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Sun Jul 12, 2015, 08:06 AM

ON MESSAGING: Why FL Democrats Can't Speak Their Truth



ON MESSAGING: Why Florida Democrats Can't Speak Their Truth
By Brook Hines - nashville_brook

http://thefloridasqueeze.com/2015/07/07/why-florida-de…ak-their-truth/

A reporter from the Tampa Bay Times asked me recently what I thought Florida Democrats’ message was. Off the top of my head I said, “We stand for values that promote a stronger Florida, like a healthy environment, economically secure families and a brighter future.” Later I added another thought in an email:“Our measure of success is when everyone succeeds.”

In the final published piece titled “Florida Democrats plot a road to relevance,” I was a bit taken aback that some of our party leaders, when asked the same question, couldn’t quite spit out an answer.

Alan Clendenin, vice chair of the Florida Democratic Party, told the reporter, “Our brand is sound,” adding, “Our problem is being able to boil it down into something people can buy into in a guttural way.” I assume he misspoke, but the malapropism gave me pause. “Guttural” refers to a strange, unpleasant, or disagreeable noise made in the throat; an inarticulate growl of sorts.

“An inarticulate growl” is where Democratic messaging stands in Florida right now. I believe this isn’t for lack of talent, even though FDP Communications Director Joshua Karp has departed to the Patrick Murphy campaign. There’s plenty of great communications professionals in the Democratic family, and stacks of research to apply to our project.

The fact is, we can’t have a clear message until we resolve the tension between voter and donor interests. And, there’s no better place to observe this conflict than in the Democratic Presidential primary.

It’s clear that the brand of the Democratic Party is contested territory right now. You’ve got the Bernie Sanders vision, arguing forcefully that Democrats represent average Americans who need leaders to fight for us against Wall Street and other forces economic predation. Great. We can run with that.

But then there’s Hillary Clinton, surrounded by Wall Street insiders, lying low, seemingly focused on not being quoted on anything whatsoever.

Sanders is the rock-star of the two at the moment, rallying stadiums wall-to-wall with cheering fans. That’s no accident. He has the freedom and the courage to lay out specific policies addressing the realities of American households, whose median net worth plummeted by an average of 36 percent, thanks to Wall Street’s pump and dump schemes.



Meanwhile, Clinton is playing defense; keeping it tight; doing roundtables with hand-picked small business owners, trying her best not to outline specific policy positions. A new tactic, perhaps understandably, is to make the claim that she’s the “most progressive” candidate, largely based on her support of gun control. It’s one of the few areas Sanders is weak on, so it makes sense to try and make the most of it. Predictably it’s not catching fire.

For his efforts, Sanders has been rewarded with passion and momentum, while Clinton’s campaign seems increasingly cautious — literally roping off reporters; issuing press releases about how she’ll start doing interviews…”soon.”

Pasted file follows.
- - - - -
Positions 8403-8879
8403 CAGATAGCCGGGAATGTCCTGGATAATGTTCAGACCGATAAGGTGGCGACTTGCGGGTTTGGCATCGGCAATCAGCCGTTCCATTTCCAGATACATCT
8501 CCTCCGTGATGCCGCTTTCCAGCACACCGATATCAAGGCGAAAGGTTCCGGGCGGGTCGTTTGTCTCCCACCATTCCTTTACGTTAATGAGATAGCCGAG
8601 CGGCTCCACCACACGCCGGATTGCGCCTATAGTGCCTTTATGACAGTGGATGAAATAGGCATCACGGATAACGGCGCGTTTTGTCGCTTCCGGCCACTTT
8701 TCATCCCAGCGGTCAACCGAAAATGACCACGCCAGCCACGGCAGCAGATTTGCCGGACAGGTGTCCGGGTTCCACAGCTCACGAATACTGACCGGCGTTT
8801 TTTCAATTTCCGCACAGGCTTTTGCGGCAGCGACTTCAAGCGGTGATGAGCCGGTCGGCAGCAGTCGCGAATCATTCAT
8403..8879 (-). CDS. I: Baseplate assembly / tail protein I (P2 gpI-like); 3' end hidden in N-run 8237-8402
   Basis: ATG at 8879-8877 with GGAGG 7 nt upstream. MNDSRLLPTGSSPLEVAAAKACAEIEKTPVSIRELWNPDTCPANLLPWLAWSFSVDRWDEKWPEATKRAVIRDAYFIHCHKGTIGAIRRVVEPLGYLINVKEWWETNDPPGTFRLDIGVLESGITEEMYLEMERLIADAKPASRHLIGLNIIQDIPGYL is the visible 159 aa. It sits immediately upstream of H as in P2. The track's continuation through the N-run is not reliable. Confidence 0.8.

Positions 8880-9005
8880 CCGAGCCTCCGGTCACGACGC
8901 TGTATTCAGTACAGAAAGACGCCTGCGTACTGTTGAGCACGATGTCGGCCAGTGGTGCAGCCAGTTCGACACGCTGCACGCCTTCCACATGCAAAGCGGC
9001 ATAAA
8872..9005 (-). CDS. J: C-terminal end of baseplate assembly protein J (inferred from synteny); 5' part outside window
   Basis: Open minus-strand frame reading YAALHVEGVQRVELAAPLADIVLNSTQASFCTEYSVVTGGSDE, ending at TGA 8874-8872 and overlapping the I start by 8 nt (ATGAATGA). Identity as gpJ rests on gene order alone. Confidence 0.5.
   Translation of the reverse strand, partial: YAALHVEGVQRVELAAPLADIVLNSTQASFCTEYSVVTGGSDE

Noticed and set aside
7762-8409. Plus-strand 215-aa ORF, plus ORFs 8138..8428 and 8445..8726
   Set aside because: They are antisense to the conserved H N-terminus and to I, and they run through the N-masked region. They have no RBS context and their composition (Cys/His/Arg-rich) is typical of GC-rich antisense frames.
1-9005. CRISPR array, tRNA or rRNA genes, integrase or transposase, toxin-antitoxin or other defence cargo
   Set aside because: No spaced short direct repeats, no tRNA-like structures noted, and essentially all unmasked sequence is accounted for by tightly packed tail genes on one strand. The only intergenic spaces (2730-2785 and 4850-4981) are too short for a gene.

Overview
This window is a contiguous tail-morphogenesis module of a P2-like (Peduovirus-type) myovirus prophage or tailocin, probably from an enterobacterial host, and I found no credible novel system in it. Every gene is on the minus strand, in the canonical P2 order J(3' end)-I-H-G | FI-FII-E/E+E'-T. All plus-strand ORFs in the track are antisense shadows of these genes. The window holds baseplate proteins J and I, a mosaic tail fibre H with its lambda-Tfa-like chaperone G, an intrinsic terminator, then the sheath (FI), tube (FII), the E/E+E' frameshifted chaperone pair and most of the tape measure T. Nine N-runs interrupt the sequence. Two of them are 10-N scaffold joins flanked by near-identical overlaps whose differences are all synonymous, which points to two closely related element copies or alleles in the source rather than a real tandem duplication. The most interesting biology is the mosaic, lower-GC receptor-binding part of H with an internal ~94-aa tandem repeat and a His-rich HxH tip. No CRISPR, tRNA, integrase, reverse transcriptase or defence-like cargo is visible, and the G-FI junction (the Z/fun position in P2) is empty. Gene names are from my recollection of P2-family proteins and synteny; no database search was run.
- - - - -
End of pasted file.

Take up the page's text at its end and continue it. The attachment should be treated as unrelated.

We’d be blind not to see this same tension in the Democratic brand — between the energetically aspirational and the cautiously generic — reflected in our state party. Our leaders are vapor-locked, saying little, watching and waiting to see what the Clinton campaign does. Her triangulation is their triangulation.

But why? Why is our old, powerful moral narrative — the one catching the country on fire through Bernie Sanders’ Lollapalooza-like rallies — somehow considered too dangerous by our own leaders? Do they not understand that the message works? Or is it more a problem of not offending the donor class standing in the shadows?

The Messaging section of the LEAD Task Force Report actually recommends a significant pivot in framing. The report suggests that we appeal to an upscale “middle class” mentality, which leaves out low-income and working families who are struggling to make ends meet. This new, wealth-friendly language was in such heavy rotation at the Leadership Blue Dinner that it harkened to the absurd overuse of “September 11,” by Republicans in the 2004 election cycle.



“Middle class” is a poor a place-holder to represent the Democratic base. It’s boilerplate New Democrat Coalition (Wall Street-friendly) messaging that expressly excludes low-income and working-class people, and so implies that Democrats will leave those who can’t make ends meet in the dust when it comes to crafting policy. This is not a message that will fill stadiums — or voting booths.

As a matter of fact, in terms of neutralizing the opposition and energizing our base, research by the Center for Community Change shows that one of our strongest messages is “America has swung out of balance, because economic rules unfairly favor the rich.” According to a recent report, this message, and a handful of others like it that confront economic predation, beat leading opposition arguments by at least 10 points.